Wednesday, June 5, 2013

India-Pakistan Split

Map of Jammu and Kashmir
Map of Jammu and Kashmir (Photo credit: Wikipedia)
India and Pakistan, separate countries today, were part of the same nation until 1947.

On August 15th, India became free from being a British colony. The British, upon leaving the territory, divided the land based upon religious differences so as to avoid conflict amongst the peoples. The region known as India was primarily Hindu while the region known as Pakistan was primarily Muslim. However, disputes over the boundaries set by the British have caused many wars and conflicts.

A religious divide became almost intrinsic in the subcontinent over the years under British rule. The British separated Hindus and Muslims in the electoral process. Furthermore, some Muslims believed an Islamic society must be communally Islamic, and other Muslims yearned to regain the control of the area they enjoyed before British rule. Hindus as well resented Muslims over their previous rule- they also sought a ban on the slaughtering of cows, a major meat resource for the Muslims, and wished to change the offical script from Persian to Hindi.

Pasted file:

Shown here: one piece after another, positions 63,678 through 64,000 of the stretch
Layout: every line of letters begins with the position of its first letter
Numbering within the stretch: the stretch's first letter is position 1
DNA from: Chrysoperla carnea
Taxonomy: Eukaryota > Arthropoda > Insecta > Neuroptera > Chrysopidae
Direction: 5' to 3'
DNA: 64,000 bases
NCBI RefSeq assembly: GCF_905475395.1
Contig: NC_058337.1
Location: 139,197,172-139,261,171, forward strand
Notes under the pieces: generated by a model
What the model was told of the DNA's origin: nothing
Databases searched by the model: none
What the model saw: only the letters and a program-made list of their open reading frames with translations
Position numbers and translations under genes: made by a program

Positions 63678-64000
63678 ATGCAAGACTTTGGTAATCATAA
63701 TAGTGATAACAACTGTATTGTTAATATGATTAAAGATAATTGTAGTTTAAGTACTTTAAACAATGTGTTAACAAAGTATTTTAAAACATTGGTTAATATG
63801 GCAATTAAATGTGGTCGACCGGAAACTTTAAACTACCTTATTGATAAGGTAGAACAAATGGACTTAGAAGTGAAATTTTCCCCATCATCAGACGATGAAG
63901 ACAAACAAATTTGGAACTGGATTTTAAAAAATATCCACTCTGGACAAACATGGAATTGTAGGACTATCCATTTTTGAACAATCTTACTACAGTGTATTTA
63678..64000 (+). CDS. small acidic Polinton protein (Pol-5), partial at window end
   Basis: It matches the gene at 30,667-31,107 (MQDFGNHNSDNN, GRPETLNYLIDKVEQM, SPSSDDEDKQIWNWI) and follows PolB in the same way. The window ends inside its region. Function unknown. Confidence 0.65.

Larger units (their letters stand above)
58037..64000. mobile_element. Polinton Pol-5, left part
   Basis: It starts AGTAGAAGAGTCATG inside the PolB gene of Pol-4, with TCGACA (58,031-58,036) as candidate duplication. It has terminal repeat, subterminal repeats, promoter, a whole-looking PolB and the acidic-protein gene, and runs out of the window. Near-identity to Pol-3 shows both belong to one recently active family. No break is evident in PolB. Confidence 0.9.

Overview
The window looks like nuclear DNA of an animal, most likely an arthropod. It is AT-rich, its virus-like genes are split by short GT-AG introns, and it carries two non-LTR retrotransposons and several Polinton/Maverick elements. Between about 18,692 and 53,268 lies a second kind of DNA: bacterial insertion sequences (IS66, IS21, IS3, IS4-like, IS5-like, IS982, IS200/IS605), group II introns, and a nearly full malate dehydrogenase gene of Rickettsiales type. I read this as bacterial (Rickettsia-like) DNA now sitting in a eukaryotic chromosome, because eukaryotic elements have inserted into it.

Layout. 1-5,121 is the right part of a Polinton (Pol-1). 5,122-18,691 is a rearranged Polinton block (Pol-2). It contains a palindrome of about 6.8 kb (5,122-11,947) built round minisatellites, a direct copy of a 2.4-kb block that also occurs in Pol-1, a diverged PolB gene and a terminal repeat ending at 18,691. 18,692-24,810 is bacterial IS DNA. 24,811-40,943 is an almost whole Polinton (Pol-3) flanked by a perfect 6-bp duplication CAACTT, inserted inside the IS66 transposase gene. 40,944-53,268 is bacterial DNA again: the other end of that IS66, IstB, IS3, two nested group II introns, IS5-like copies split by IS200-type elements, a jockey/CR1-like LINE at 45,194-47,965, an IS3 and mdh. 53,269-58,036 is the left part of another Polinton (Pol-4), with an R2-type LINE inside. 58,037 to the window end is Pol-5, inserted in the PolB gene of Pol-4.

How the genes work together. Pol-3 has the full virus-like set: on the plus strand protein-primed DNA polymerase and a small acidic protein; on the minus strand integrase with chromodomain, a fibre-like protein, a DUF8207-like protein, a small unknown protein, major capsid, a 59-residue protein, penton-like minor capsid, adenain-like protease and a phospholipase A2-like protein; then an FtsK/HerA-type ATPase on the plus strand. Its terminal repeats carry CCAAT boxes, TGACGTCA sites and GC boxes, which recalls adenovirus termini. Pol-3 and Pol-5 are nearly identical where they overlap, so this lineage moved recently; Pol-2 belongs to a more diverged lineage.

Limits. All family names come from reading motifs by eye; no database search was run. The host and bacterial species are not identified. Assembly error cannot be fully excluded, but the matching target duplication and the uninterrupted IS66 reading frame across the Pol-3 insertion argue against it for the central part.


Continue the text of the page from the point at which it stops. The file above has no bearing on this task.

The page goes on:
In addition, the singing of "Bande Matram" in schools, a historically anti-Muslim song, and the disconnection between the Congress not supporting the British in WWII and the Muslims fully supporting the British in WWII exacerbated the tension and division.

Mohammad Jinnah was instrumental in the split between the two nations. In 1940, he persuaded the members of the Muslim league to adopt the Pakistan Resolution, which would split the territory into one Hindu area and one Muslim one. Though previously discussed, the movement lacked support until Jinnah began speaking on its behalf.

This is not to say that the division into two countries fully eased the tensions between the religious groups. Boundary lines came into dispute very soon after the divide. In 1947, Pakistani troops invaded Kashmir, resulting in a stalemate in 1949. In 1965, Pakistani troops invaded Jammu and Kashmir, resulting in a ceasefire. In 1971, India supported the East Pakistan rebellion movement, causing the Pakistani troops to launch air strikes against India. India succeeded in its liberation of East Pakistan and the eventual creation of Bangladesh. The two countries have also been involved in a nuclear arms race.

Sources: Post Colonial Studies, Global, Wikipedia
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